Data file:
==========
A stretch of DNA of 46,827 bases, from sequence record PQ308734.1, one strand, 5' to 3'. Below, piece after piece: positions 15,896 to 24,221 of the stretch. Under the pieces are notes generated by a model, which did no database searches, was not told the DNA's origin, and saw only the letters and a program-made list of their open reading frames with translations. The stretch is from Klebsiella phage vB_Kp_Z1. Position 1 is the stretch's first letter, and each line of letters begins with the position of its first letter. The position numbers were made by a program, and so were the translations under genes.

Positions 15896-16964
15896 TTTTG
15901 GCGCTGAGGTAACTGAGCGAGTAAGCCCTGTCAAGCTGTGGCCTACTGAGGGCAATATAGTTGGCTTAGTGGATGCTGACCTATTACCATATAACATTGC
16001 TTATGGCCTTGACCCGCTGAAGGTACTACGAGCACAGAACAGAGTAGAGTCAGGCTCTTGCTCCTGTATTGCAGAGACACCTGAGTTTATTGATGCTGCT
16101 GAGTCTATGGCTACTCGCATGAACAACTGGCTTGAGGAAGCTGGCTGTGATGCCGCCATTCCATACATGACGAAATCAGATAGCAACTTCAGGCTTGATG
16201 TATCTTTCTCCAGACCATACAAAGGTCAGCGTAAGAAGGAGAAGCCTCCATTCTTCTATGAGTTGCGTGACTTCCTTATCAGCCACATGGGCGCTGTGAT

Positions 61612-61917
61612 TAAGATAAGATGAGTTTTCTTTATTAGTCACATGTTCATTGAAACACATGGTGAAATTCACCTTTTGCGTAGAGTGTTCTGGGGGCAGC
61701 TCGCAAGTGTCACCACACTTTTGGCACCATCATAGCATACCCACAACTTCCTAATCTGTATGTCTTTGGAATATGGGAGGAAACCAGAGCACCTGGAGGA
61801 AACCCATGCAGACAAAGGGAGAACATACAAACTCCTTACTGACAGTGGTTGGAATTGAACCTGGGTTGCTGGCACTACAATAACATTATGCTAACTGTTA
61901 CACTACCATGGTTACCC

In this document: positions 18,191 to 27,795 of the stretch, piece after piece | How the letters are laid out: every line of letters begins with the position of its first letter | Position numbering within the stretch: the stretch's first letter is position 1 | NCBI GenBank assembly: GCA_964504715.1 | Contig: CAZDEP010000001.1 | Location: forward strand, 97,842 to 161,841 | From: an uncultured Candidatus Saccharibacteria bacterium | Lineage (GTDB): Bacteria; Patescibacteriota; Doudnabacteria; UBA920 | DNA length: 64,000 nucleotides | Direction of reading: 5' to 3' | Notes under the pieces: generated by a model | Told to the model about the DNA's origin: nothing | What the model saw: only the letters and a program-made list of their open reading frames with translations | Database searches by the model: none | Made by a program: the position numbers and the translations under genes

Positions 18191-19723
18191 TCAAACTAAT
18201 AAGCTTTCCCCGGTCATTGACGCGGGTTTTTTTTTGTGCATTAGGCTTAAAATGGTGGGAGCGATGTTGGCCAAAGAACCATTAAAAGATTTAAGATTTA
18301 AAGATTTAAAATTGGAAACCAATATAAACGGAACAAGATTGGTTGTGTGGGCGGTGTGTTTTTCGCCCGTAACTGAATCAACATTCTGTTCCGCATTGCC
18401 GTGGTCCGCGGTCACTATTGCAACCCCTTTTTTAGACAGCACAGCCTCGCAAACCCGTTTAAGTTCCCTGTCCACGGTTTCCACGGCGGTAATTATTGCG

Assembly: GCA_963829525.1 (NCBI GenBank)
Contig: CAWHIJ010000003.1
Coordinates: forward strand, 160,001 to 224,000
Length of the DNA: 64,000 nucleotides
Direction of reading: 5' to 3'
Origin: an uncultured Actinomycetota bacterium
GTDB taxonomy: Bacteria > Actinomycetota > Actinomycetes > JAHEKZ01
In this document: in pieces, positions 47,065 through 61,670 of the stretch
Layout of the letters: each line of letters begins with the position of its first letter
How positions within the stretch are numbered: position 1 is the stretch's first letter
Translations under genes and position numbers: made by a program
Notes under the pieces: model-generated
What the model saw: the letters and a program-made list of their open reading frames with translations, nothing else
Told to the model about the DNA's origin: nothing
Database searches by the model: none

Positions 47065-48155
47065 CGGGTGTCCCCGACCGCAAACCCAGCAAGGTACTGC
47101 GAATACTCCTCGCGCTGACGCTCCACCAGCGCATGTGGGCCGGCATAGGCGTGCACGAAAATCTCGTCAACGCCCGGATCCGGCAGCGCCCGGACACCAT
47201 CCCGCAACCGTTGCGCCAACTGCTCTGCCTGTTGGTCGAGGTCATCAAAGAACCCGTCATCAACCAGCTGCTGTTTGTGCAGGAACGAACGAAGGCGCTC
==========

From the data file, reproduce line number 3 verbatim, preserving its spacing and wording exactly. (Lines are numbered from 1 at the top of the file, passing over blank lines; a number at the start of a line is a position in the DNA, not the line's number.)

15896 TTTTG